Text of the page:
J Med Cases
Journal of Medical Cases, ISSN 1923-4155 print, 1923-4163 online, Open Access
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Case Report

Volume 8, Number 7, July 2017, pages 224-226

A Case Report of Still’s Disease in the Adult

Leila A. Cardosoa, b, Fatima Silvaa, Joana Paixaoa, Adriano Rodriguesa

aServico de Medicina Interna B, Centro Hospitalar Universitario de Coimbra, Coimbra, Portugal
bCorresponding Author: Leila Amaro Cardoso, Servico de Medicina Interna B, Hospital Geral do Centro Hospitalar Universitario de Coimbra, 3046-853 Coimbra, Portugal

Manuscript submitted May 12, 2017, accepted May 23, 2017
Short title: Adult Still’s Disease
doi: https://doi.org/10.14740/jmc2847w


Adult Still’s disease (ASD) is a rare systemic inflammatory disorder of unknown etiology, typically characterized by a clinical triad (daily spiking high fevers, evanescent rash, and arthritis) and a biological triad (hyperferritinemia, hyperleucocytosis with neutrophilia and abnormal liver function test). There are no specific diagnostic tests for ASD, so the diagnosis of ASD remains one of exclusion and the differential diagnosis may be lengthy. We present a case of an adult-onset Still’s disease with previous admissions for fever of unknown origin with a 2-month history of fever and systemic symptoms. The patient posteriorly presented polyarthralgies and cutaneous rash. The study disclosed anemia, inflammatory markers and hepatic enzymes elevation, and negative serological and immunological studies. The introduction of corticotherapy resolved symptoms and laboratories alterations. Adult-onset Still disease is a heterogeneous and rare disease and the lack of serologic markers as a true gold standard makes diagnosis difficult.

Keywords: Adult Still’s disease; Fever; Rash; Hyperferritinemia; Polyarthralgies


Adult Still’s disease (ASD) is a systemic inflammatory disorder of unknown etiology, typically characterized by a clinical triad (daily spiking high fevers, evanescent rash, and arthritis) and a biological triad (hyperferritinemia, hyperleucocytosis with neutrophilia and abnormal liver function test) [1].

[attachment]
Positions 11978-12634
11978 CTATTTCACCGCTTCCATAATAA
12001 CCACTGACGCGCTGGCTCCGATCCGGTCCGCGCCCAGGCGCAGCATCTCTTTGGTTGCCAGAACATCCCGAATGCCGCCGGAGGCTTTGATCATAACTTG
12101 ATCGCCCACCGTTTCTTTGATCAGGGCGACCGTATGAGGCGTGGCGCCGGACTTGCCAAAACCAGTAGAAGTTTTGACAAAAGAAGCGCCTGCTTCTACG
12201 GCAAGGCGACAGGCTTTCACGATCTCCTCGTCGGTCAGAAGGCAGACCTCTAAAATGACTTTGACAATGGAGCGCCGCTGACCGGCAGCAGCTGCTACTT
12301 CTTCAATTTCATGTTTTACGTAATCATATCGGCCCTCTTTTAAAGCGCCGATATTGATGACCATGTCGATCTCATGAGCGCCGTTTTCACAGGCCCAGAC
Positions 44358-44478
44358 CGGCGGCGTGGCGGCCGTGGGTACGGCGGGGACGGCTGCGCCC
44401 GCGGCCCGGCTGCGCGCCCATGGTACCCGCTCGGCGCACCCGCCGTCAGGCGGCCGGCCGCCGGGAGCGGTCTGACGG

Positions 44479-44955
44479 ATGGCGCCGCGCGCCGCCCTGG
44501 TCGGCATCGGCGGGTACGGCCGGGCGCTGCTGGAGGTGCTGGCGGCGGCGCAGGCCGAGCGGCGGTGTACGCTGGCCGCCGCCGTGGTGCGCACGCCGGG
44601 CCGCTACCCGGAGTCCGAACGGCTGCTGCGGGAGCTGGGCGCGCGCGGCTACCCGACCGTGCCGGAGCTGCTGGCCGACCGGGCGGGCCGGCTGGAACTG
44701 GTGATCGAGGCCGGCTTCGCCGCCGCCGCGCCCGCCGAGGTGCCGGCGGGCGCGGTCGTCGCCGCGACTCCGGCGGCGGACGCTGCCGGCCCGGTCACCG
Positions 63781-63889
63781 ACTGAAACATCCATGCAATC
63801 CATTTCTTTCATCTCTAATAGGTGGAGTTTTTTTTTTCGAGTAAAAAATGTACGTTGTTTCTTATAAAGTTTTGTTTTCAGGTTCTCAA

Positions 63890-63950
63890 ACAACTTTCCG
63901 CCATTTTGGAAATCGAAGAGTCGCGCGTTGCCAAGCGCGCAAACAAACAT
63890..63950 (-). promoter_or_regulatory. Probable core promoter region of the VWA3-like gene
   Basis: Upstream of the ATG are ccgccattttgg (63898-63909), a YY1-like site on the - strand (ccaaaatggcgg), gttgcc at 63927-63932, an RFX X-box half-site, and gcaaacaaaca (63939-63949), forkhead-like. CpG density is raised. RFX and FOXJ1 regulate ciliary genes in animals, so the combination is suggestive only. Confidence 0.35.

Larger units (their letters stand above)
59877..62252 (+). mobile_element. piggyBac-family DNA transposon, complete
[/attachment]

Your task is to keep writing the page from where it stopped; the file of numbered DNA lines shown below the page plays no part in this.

ASD is a rare disorder, known to exist worldwide, with equal distribution between the sexes, and with three quarters of patients reporting disease onset between 16 and 35 years of age [2].

The laboratory findings in ASD reflect the systemic inflammation and cytokine cascade present, and none of the findings are specific for ASD. There is no association with rheumatoid factor or antinuclear antibody positivity [3].

There are no specific diagnostic tests for ASD. The diagnosis of ASD remains one of exclusion and the differential diagnosis may be lengthy. Infectious, neoplastic, autoimmune diseases or drug hypersensitivity reactions can mimic the clinical manifestation of ASD. Therefore, several sets of different classification criteria have been proposed for ASD [3, 4]. The classification criteria proposed by Yamaguchi et al published in 1992 are the most widely used [1].

Treatment options include non-steroid anti-inflammatory drugs (NSAIDs) and aspirin, glucocorticoids, and immunomodulating drugs. Most patients require steroids at some point in the course of their ASD; the usual prednisone dose is 0.5 - 1.0 mg/kg/day. Responses to steroid therapy range from 76% to 95% [2, 5].

Case Report▴Top 

We present a case of a 26-year-old female patient, admitted in our outpatient hospital with a constitutional syndrome, with fever, asthenia and polyarthralgia 2 months long. At the moment of the first appointment, arthritis of small joints, axillary and cervical adenopathies, with anemia, thrombocytosis, neutrophilia and elevation of inflammatory markers (C-reactive protein and erythrocyte sedimentation rate) and transaminases were noted. The patient was already on steroid therapy (prednisolone 20 mg per day) since the clinical outbreak. A CT scan was therefore realized to further evaluation, having confirmed axillary, cervical and mediastinal adenopathies with 10 - 30 mm; no hepato- or splenomegaly was documented. Hence, a biopsy to one for the cervical lymph nodes was preformed, yet with no certain conclusions, since the histologic features were compatible with Hodgkin’s lymphoma, but in terms of immunophenotyping characteristics, it was in favor of a large B-cell lymphoma. The patient was then hospitalized to better understand the clinical features. During the time of admission, patient had high fever with no patterns, unresponsive to therapeutics, associated with maculopapular evanescent rash. An anatomopathological review of the first histological sample was requested, having shown a reactive lymphadenitis. The possibility of an infectious disease was studied and excluded; the autoimmune laboratorial workout was also negative.